Conan Doyle’s “The Hound of the Baskervilles was such a success in Victorian times because it was a new and fresh type of writing. The intrigue into crime was starting to be studied in more depth as to find out what compelled people to commit offences. The way Conan Doyle wrote was also a new technique, such depth and description was portrayed in his novels. The wisdom and knowledge of logical beliefs that he used were held in high regards. Never had a book been so deep, so descriptive and well thought out until Conan Doyle’s era.

‘The Hound of the Baskervilles’ was published in 1901 which was fortunate as a law had been passed in 1870 that there had to be a school built in every town/village. This then meant children had to attend school and only a select few before hand had had an education. So by the time Conan’s novel had been released people had been prominently reading for 30 years which meant many people would be able to enjoy the literature which he produced. Sherlock Holmes has got to be one of his most famous characters, as he in himself was and still is today a different detective to most past and present.

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Conan Doyle’s Sherlock Holmes was said to have been based on Dr Joseph Bell, one of the teachers at the medical school at which Doyle attended. Arthur Conan Doyle was 17 when he first met him and it was said that he left an ‘indelible impression’ upon the young student. This is how Conan Doyle described him much later: a ‘thin wiry, dark man, with a high nosed acute face, penetrating eyes and angular shoulders’ Dr Bell ‘ would sit in his receiving room with a face like a red Indian, and diagnose the people as they came in, before they even opened their mouths.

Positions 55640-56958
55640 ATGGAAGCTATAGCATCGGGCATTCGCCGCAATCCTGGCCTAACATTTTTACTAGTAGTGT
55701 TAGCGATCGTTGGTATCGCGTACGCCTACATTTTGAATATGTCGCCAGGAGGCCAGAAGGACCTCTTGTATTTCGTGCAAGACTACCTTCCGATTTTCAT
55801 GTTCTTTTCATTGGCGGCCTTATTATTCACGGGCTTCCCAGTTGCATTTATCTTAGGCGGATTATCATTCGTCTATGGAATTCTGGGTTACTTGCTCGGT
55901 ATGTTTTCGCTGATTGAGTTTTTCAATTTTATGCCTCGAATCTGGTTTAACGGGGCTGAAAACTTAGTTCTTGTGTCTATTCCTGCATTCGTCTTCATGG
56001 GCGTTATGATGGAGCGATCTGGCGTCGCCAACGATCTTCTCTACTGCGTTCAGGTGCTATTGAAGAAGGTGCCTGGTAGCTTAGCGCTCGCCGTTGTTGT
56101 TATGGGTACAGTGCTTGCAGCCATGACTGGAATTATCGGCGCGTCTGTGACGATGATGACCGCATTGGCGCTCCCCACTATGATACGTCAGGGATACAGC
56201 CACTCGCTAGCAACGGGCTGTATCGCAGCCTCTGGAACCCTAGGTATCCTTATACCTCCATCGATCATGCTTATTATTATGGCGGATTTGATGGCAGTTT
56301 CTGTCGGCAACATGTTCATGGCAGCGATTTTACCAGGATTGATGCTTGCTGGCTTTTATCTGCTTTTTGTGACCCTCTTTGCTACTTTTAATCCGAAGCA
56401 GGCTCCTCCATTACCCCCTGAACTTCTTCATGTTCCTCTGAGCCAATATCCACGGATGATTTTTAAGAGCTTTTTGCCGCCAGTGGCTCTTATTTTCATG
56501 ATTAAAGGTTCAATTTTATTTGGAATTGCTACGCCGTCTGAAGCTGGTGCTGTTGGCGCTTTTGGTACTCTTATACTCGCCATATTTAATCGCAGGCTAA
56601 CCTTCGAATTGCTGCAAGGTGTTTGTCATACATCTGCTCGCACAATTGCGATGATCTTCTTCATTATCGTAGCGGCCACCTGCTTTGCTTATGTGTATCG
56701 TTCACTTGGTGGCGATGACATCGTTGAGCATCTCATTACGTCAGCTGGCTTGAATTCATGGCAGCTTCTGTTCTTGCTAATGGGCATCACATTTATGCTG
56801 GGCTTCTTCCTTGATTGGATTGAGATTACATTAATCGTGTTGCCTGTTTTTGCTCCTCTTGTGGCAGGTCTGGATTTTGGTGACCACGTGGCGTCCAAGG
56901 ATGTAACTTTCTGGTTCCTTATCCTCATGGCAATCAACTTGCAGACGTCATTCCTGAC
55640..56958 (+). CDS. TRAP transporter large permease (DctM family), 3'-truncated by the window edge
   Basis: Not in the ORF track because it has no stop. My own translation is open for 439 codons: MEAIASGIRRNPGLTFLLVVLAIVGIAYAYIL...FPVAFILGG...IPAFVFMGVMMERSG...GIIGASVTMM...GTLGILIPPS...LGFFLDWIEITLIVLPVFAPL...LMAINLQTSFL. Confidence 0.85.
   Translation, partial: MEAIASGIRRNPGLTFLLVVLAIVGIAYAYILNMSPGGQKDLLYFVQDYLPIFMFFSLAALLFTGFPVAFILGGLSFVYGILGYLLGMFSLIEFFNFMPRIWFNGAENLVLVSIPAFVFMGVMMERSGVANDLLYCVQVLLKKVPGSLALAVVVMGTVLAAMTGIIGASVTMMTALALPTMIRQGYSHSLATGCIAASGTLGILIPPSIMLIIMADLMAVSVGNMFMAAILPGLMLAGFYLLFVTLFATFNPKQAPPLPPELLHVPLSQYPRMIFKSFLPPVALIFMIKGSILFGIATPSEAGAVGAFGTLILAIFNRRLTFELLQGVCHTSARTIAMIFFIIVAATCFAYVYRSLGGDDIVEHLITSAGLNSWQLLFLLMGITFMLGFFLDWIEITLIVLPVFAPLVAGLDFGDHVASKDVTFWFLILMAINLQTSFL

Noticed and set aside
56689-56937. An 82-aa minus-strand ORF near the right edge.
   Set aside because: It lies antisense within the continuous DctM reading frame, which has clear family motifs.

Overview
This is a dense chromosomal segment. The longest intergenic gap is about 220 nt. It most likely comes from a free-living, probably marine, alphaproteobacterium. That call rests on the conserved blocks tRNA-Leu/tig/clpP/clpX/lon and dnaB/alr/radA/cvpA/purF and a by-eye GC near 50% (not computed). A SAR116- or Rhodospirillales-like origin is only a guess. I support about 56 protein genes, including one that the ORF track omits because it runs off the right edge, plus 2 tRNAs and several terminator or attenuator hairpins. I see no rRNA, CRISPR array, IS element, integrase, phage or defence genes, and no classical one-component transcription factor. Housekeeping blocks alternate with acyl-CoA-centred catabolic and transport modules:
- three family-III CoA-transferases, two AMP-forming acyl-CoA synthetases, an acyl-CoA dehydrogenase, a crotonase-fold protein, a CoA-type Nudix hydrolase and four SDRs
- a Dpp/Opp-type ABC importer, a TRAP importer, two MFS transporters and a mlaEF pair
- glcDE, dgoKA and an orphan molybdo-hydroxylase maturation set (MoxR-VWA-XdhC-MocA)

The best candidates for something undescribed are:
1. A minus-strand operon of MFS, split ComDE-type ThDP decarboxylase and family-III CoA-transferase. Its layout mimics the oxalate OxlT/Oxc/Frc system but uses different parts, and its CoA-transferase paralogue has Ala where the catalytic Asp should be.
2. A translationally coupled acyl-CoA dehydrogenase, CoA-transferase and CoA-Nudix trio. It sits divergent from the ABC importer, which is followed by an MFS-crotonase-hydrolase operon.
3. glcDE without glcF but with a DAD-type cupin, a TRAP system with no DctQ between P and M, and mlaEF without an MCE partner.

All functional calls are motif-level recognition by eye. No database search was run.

He would tell them details of their past life; and hardly would he ever make a mistake. ‘ Conan Doyle dedicated ‘The Adventures of Sherlock Holmes’ to Dr Bell, who gave credit to the author for Sherlock Holmes’s genius. ‘The Hound of the Baskervilles’ is still today one of the main novels associated with Conan Doyle’s Sherlock Holmes as well as ‘A Study in Scarlet. ‘ The reasons for ‘A Study in Scarlet’ being such a success are that the reader is never left guessing, because there is never a missing a link. The murder scene and victim are illustrated thoroughly by Watson’s use of short descriptions.

He describes the victim as ‘stretched upon the boards, with vacant, sightless eyes. ‘ All the necessary information and details are presented to the reader so that no questions are left unanswered. It is also made sure that the reader knows exactly how horrific the murder was especially when Watson describes the victim’s face, making it obvious that he did not die a comfortable death. The same techniques used there are also transferred into ‘The Hound of the Baskervilles’ except in this novel it seems that the descriptions of locations and objects is one of the main features as this also helps set the mood for the particular chapters.

Chapter 6 in particular describes the moor in plenty of detail so that you actually imagine you are there experiencing what the characters are going through. ‘Rolling pasture lands curved upwards on either side of us, and old gabled houses peeped out from amid the thick green foliage, but behind the peaceful and sunlit countryside there rose ever, dark against the evening sky, the long, gloomy curve of the moor broken by the jagged and sinister hills.

‘ This setting may have surprised Watson greatly as he is used to the hustle and bustle of London, everything moving fast and hectic while in the countryside it is slow and thought out, the perfect setting for murders as people feel like family and look out for each other, meaning that no one will point the finger at anyone else. There are also plenty of places to hide bodies, knowing full well that they will scarcely ever be found (late 20th century moor murders). This gives an idea of how people adapt to different surroundings and have to change their perspectives.

Watson has no clue about people and life there, yet he is still thrown in the deep end by Holmes asking him to characterise everyone he meets. This implies that Holmes puts a lot of pressure on to Watson trying to get him up to the standards he expects. However in this novel the ‘top’ detective is absent from most of the story so he isn’t able to tell Watson if he is doing anything wrong, so how does he expect him to learn when the mentor doesn’t teach. Watson’s role in this book is also the narrator, telling us everything that is going on.

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